Duke of York celebrates Welsh business and innovation in Cardiff
Last week, key delegates from business, academia, creative industries and technology gathered to watch several Welsh start-ups pitch in front of the Duke of York.
The prestigious Pitch@Palace business competition, pioneered by the Duke, came to Cardiff for the first time on February 24th to celebrate Welsh business and innovation.
It gave several of Wales’s brightest tech entrepreneurs the opportunity to share their ideas and potentially gain a place in the upcoming Pitch@Palace bootcamp.
Robert Lo Bue and Neil Cocker of tech community Cardiff Start organised the event, and it took place at the Tramshed Tech co-working space in Cardiff.
With the theme being human tech and augmentation, Vision Games, Helpful Peeps and Alkosens were named as the three winners in the Welsh section of the event.
Accelerating bright ideas
Prince Andrew, Duke of York, founded Pitch@Palace in 2014 as a way to support entrepreneurs with the acceleration of their businesses and ideas.
The event aims to connect them to potential supporters, including CEOs, investors, elevators and key business partners. It occurs two times a year.
Pitch@Tour is a newer addition, and it seeks to connect stakeholders on a community level. This is the first time that the event has come to Cardiff.
Speaking to Tech Dragons, the Duke explained that London isn’t the only place where tech is thriving and that entrepreneurs are innovating in all parts of the country.
“London doesn’t have a monopoly in this country of where innovation or technology is housed. In many cases, you’ll find that the standard of living and the lifestyle is better outside London,” he said.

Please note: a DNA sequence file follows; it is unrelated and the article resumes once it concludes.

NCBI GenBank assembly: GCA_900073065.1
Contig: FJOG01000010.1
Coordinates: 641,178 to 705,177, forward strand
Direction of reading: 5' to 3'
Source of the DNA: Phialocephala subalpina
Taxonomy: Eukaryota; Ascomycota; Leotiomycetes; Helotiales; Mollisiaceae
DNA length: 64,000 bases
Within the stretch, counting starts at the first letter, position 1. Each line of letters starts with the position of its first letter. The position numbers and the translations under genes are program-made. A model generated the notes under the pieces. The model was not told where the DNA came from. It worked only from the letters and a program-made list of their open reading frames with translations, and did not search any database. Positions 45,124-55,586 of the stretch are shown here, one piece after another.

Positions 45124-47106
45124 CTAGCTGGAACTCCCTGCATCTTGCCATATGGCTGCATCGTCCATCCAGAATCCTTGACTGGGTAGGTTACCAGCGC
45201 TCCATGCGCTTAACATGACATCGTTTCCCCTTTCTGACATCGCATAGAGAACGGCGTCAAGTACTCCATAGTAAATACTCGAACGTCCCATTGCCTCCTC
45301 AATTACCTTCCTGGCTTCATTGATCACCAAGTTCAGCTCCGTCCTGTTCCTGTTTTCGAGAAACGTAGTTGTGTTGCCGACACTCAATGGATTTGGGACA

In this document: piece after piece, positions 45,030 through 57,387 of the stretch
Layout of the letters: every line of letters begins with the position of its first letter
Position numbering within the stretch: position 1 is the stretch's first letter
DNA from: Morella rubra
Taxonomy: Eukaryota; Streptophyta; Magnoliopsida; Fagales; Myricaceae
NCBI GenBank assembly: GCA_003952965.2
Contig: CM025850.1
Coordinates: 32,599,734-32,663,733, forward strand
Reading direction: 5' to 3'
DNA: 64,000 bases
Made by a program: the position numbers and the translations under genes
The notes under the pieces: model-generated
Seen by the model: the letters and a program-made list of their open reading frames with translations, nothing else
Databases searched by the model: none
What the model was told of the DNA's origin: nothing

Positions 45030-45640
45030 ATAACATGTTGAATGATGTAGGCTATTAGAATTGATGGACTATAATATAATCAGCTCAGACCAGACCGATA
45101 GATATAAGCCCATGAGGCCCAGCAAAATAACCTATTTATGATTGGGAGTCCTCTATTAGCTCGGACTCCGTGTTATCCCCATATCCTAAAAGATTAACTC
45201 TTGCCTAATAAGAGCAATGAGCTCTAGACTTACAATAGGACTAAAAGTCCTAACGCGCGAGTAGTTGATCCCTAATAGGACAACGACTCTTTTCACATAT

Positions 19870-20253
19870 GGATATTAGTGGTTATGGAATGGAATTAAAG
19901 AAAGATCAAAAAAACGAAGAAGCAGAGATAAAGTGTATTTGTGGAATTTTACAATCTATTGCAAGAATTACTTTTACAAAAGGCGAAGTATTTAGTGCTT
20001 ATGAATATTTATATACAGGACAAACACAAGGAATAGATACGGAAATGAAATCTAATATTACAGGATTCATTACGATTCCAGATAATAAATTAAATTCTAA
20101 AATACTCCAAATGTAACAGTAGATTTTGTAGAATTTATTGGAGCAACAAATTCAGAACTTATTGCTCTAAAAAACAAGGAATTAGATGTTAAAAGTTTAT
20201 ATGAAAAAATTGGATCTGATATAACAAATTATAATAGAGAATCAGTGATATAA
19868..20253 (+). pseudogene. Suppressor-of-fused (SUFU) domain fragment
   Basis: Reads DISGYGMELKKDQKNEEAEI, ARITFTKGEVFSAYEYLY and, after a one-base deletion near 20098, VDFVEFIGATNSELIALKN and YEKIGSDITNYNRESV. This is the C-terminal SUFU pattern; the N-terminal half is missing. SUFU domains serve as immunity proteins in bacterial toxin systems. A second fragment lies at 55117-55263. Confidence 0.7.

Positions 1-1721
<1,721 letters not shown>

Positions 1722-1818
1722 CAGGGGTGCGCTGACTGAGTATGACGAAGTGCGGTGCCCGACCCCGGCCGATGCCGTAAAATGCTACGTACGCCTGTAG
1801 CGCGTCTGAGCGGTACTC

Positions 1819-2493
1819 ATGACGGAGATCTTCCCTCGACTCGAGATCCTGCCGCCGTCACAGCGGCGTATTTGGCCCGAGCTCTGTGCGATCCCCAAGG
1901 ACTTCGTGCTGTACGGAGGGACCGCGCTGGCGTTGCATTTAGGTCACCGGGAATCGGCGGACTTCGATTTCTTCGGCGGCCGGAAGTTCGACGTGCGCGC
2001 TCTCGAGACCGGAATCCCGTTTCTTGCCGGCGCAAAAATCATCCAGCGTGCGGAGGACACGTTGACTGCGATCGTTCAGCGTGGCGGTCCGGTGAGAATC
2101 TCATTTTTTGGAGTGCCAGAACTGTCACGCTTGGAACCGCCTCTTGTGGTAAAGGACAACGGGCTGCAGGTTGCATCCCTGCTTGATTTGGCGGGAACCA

“At some point, a business of repute is going to have to London to do something. But that doesn’t mean that it has to live there. It can be based anywhere.
“In fact, I’ve seen some very good technology companies in places like Cornwall, where they have good access to fibre. And the lifestyle is different.
“As far as I am concerned, the more places we can go around the country in order to find technology, the better. It is easier for us to go around than them.”
Putting Wales on the map
Cardiff Start co-founder and director Robert Lo Bue, who helped to bring Pitch@Palace to Cardiff, said this sort of event is a confirmation that Welsh tech is in a good place.
“I am totally relieved at the moment. It was an excellent day, and everything went as planned. For us, it is a confirmation that we’re doing the right thing and that we register on someone’s radar,” he said.
“So Welsh technology start-ups at the moment have never been as good as they are now. Five years ago, nothing like this could have ever happened.
He believes that the last few years have been a golden age for the Welsh technology industry and that there’s still even more success to come.
“In the last year or two, thanks to the support of a growing tech community, the state of the industry has never been as strong. And it can only get better,” he added.
“We are starting to go across border and register on people’s radars in places like London. Soon, hopefully, the world. Now we’re just waiting for our first massive exit.”
Saf Nazeer, co-founder of Helpfulpeeps, was one of the entrepreneurs to reach the bootcamp stages of the competition. He’s created a social networking site for volunteers.
“I think it’s about trying to get to St James’s Palace so that we can actually pitch in front of such an important audience of business people,” he said.
“It was great to be here, and really, I wasn’t sure what to expect. So I’m trying to enjoy every little bit and take one step at the time. So, next, Bootcamp in Nottingham.”
He added: “Helpfulpeeps is a new social network where people share their time, skills and knowledge to help people out for free. Our vision is to build a global community with millions of people helping each other every day.”
Image credit: Matthew Horwood